Target date funds (TDFs) are an integral part of many deferred compensation programs around the country. They offer many advantages, particularly for participants who are not inclined to actively engage in an investment strategy. One of the greatest advantages is that TDFs are designed to automatically rebalance as the participant gets closer to retirement. Many plan sponsors choose TDFs as the default investment option for their participants. TDFs offer a long-term investment strategy using a mix of investments that change as the participant ages. The asset allocation strategy moves from a more aggressive, riskier approach in a participant’s younger years, to a more conservative, less risky approach nearing retirement. It is important for plan sponsors to know whether their TDFs use a “to retirement” or “through retirement” approach: the “to” approach will reduce equity exposure so that the TDF reaches its most conservative point at the target date; the “through” approach will use a strategy that reaches the most conservative asset allocation much later.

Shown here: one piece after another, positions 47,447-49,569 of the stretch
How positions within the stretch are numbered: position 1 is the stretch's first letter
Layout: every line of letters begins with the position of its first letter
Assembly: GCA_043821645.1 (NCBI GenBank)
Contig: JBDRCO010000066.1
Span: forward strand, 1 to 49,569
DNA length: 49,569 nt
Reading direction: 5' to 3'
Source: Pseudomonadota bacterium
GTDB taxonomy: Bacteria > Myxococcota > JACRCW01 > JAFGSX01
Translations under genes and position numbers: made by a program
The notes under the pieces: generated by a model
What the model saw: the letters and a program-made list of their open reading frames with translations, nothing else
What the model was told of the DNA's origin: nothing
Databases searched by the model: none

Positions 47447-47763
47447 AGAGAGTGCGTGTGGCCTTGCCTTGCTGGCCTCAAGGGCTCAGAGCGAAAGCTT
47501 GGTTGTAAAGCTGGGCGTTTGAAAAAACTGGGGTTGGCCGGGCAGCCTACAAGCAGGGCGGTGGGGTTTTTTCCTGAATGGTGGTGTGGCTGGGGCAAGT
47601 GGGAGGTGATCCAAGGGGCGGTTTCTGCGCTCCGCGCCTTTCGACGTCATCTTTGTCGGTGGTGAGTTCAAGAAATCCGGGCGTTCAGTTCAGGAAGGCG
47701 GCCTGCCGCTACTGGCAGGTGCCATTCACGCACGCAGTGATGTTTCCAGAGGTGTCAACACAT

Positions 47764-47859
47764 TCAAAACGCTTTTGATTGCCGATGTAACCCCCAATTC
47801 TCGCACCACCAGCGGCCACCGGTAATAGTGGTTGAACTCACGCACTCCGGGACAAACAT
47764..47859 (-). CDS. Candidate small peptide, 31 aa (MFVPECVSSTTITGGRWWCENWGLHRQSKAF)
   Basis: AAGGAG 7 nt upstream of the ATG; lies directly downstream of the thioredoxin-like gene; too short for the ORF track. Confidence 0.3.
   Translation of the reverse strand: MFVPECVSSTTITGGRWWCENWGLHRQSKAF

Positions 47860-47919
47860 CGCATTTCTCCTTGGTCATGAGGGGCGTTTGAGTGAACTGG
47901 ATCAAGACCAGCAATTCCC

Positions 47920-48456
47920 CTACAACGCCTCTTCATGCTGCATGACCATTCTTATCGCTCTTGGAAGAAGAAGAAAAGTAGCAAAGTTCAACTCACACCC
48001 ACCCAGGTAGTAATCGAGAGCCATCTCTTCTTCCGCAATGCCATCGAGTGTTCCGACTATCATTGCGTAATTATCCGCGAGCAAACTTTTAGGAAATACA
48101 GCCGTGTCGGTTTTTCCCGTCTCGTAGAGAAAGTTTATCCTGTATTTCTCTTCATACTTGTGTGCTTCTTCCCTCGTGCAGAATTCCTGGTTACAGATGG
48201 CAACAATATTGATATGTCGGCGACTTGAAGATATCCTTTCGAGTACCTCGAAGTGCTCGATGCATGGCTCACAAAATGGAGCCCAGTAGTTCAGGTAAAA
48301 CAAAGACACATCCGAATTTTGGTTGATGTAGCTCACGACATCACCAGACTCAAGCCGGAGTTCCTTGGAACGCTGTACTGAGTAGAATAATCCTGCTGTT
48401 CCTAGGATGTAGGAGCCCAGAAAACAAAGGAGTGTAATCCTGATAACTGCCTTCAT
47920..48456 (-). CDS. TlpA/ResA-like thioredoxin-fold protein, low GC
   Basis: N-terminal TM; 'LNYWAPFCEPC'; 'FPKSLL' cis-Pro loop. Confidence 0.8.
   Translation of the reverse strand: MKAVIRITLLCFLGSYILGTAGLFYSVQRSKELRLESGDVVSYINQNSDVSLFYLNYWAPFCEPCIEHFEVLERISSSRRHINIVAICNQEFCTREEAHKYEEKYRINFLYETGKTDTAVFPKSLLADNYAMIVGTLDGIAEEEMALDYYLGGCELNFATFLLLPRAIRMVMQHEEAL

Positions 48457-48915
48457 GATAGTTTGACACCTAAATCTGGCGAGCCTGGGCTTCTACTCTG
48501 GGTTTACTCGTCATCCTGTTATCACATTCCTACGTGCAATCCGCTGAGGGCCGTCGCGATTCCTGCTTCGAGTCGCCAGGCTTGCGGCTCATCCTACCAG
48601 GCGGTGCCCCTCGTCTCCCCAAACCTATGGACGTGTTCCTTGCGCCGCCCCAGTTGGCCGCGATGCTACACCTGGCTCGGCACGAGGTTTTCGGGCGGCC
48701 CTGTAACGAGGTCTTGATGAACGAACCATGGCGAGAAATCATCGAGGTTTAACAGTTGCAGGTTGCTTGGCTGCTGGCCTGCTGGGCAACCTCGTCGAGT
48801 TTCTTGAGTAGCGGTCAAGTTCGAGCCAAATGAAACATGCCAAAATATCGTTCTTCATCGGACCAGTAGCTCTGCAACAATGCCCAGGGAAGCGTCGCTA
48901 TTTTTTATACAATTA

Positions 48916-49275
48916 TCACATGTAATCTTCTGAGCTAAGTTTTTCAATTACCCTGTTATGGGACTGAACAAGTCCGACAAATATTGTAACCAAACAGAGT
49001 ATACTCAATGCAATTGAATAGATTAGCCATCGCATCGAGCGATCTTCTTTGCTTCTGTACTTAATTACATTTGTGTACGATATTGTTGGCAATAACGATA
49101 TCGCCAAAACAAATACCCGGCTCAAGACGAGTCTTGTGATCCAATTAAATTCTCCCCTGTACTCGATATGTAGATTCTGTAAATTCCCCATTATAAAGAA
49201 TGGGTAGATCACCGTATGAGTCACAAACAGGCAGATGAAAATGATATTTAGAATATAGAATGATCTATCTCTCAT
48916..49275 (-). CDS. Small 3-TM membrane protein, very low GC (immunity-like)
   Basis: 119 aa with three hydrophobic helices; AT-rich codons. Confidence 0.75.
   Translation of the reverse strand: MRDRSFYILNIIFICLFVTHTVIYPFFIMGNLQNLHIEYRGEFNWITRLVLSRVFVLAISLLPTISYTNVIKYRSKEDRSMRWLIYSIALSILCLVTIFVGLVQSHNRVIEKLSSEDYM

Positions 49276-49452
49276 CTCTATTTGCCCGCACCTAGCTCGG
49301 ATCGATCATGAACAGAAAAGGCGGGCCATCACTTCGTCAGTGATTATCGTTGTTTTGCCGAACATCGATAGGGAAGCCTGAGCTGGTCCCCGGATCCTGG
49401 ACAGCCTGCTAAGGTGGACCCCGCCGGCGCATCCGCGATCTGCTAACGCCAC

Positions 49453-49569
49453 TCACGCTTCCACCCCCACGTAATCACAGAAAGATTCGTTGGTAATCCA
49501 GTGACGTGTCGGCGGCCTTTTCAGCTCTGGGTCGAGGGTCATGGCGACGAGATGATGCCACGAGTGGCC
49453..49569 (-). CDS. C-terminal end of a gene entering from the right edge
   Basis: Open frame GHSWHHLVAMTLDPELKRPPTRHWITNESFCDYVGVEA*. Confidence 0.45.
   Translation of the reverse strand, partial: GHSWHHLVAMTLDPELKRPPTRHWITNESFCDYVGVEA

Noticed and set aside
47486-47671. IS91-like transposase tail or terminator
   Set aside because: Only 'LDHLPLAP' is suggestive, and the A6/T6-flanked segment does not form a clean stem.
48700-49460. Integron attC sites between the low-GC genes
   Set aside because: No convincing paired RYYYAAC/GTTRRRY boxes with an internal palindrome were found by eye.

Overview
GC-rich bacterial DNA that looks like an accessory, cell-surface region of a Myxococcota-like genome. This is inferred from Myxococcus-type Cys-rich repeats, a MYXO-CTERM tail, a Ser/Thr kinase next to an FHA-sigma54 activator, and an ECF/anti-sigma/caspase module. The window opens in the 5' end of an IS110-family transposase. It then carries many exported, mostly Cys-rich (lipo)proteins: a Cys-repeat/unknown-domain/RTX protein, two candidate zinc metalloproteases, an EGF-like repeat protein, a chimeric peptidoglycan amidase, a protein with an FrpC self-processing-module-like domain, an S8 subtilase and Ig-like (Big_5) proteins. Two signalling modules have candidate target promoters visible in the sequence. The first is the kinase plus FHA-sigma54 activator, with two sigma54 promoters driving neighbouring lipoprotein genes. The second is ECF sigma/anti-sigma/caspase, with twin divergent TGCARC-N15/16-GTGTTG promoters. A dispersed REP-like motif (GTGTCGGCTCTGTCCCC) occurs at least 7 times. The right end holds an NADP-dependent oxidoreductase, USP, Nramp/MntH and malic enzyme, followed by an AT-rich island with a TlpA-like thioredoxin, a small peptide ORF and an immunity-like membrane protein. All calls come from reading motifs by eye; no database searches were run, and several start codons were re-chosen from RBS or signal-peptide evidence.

Because TDFs can vary widely in asset allocation strategies and fees, offering TDFs comes with some fiduciary responsibilities. To meet these responsibilities, plan sponsors should:
With appropriate oversight, TDFs may offer many enhancements to your plan. In addition, offering a TDF as your default fund may help you increase plan participation. A qualified retirement plan advisor can help you navigate and manage your responsibilities for these and other funds in your plan.
The target date is the approximate date when investors plan on withdrawing their money. Generally, the asset allocation of each fund will change on an annual basis with the asset allocation becoming more conservative as the fund nears the target retirement date. The principal value of the funds is not guaranteed at any time including at and after the target date.
Last reviewed 6/1/2022
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